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We need to talk about Josper

Josper Oven

The Josper at Chapters

Josper! Whazzat? That’s how our conversation went yesterday afternoon, when the Josper (pronouced H-osper) was introduced to the conversation. I started to explain, retreated and promised that I would write about it today.

A Spanish super hot charcoal oven, only 9 restaurants in the UK have one, and happily, I am well acquainted with three: Hawksmoor, L’Anima & most recently Chapters.


Inside the Josper

You can see from the temperature dial at the top, how intensely hot these ovens get – up to 900 degrees. I stood next to one when the door was opened at 850 degrees, and the heat that erupted was so intense that I jumped backwards involunatarily. As you can see, I like to live on the smoky edge.

Clearly, this isn’t a normal oven, and the quality of the food produced from it is far from normal too. Such intense heat and the charcoal coals produce fantastic charred perfectly rare Longhorn steaks at Hawksmoor, tender and smoky mackerel and juicy steaks at Chapters and smoky and tender bright orange mussels at L’Anima. And that’s just the food that I have tried.


Josper Cooked Mackerel at Chapters


Josper Steak Selection at Chapters

At Chapters I tried Josper cooked Fillet, Rib eye, Hanger Steaks and Premium UK & USDA steaks on the bone. Quite the selection, and head chef Trevor Tobin, previously a consulant chef to popular London steak house Goodman when it was being setup, took much pleasure in showing us the steaks and Josper, explaining their providence and finally, allowing us to sample the wares.


Josper Cooked Steak Tasting menu at Chapters

So, there you go folks! Your new friend Josper. Treat yourself and go try the wares at Chapters, Hawksmoor, or L’Anima soon.

Chapters All Day Dining





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  3. It’s great that another London restaurant has a Josper, but am I right in thinking there isn’t much of a char on those steaks? Perhaps they aren’t running it hot enough. This is understandable though – they’re incredibly difficult things to work with and take lots of experience to get right. I’m sure they’ll improve with time.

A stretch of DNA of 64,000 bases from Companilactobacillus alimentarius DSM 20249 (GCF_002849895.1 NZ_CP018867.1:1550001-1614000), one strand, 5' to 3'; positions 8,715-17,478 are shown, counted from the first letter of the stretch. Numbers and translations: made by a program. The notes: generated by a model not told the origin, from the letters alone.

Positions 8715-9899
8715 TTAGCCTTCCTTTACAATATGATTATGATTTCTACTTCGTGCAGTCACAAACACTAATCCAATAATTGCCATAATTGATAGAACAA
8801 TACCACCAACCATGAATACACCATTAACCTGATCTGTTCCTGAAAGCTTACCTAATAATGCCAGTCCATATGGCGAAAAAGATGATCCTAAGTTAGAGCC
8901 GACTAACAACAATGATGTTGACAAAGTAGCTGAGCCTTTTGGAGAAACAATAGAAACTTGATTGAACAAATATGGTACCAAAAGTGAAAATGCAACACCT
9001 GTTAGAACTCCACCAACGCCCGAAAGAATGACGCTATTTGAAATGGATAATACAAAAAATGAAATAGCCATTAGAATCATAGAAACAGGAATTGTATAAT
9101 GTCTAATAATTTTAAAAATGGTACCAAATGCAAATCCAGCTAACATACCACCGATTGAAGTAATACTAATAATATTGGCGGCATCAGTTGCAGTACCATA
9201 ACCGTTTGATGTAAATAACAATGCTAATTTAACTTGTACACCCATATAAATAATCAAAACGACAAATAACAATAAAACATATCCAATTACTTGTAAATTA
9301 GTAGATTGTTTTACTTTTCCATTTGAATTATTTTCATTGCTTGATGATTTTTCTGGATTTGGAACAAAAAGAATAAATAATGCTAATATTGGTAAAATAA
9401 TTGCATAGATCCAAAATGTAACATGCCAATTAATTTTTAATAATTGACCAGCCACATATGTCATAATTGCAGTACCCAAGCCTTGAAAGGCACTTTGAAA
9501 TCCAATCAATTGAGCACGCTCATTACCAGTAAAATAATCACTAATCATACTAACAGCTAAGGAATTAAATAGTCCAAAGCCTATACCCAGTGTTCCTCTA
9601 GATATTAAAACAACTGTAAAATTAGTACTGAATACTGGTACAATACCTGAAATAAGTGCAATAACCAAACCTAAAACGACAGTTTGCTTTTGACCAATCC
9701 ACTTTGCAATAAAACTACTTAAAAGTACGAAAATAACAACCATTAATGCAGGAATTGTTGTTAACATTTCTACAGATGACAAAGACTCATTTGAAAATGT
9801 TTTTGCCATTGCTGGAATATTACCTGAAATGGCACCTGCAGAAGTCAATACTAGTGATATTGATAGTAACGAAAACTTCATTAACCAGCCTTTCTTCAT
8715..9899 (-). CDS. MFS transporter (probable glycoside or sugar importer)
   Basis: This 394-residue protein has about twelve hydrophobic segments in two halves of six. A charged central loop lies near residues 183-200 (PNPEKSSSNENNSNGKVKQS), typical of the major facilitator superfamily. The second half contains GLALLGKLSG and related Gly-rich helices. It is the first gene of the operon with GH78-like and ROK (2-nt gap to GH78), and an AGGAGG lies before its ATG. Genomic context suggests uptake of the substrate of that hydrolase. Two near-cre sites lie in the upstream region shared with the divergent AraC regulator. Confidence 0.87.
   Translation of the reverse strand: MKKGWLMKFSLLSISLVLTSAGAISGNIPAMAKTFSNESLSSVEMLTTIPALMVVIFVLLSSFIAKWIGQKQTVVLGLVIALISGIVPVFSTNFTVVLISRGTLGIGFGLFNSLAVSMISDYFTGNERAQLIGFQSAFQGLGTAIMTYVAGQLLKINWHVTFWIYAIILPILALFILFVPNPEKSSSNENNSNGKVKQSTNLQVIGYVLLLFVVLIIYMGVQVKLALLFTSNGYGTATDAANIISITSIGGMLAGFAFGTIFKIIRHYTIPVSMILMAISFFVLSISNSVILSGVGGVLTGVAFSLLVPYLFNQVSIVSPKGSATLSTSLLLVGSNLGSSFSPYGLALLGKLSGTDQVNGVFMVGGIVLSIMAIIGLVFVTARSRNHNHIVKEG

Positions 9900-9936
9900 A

• Hey Chris. The light was very low and my lens is just a standard one so it’s the quality of the photograph. These were very well cooked and I think if you look at others pics you can see the difference.

  4. Ah yes, the Josper. I remember when I used to walk into that kitchen at Hawksmoor and the blast of heat to my right always took me by surprise. You know how small that kitchen is too – phew! The charring on their steaks is obviously perfect though. I have to agree with Chris about the ones above! perhaps the pic didn’t come out right; it’s hard to tell when you’re not there.

    • Hey Helen. As with my reply to Chris, sadly it’s the quality of the photograph.The light was extrmely low and my lens can’t really cope with that. The chef (Trevor Tobin) really knows what he’s doing, he even advised Goodman.

  5. Thanks for this information. Going to restaurant that has josper rib eye on the menu tomorrow didn’t know what is was. It’s The Jetty overlooking Christchurch harbour in Mudeford. Dorset.

  6. Kingsley martin says

    I recently ate at chapters, blackheath and found the us rib-eye an excellent cut and superbly tasty. Washed down with a bottle of black Rioja was even better, although I was a little diss appointed with 2 types of rib-eye on the menu and although I hate to admit it the us steak was miles in front of the British cut.
    Would have liked to see a tasting board on the menu and more josper cooked starters on the menu. (chicken wings heavily seasoned) simple but so tasty in the josper.

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  8. pambos constantinou says

    can anyone who has worked in the kitchen using the josper oven tell me how difficult is to stand next to the oven and open and close the door and cook for 3-4 hours with all that heat?

    • Ethan says

      Granted the heat is brutal. How ever it’s only up in the 700-1200 degree mark while you are firing the coals. I work with these amazing machines every day. And when it’s closed you can not feel any heat. When it’s open while I’m cooking the heat is not that bad just get your hands nice and toasty if you have to much to do. The most heat comes from taking pans out of it. I got a nasty 3rd degree burn last week from it

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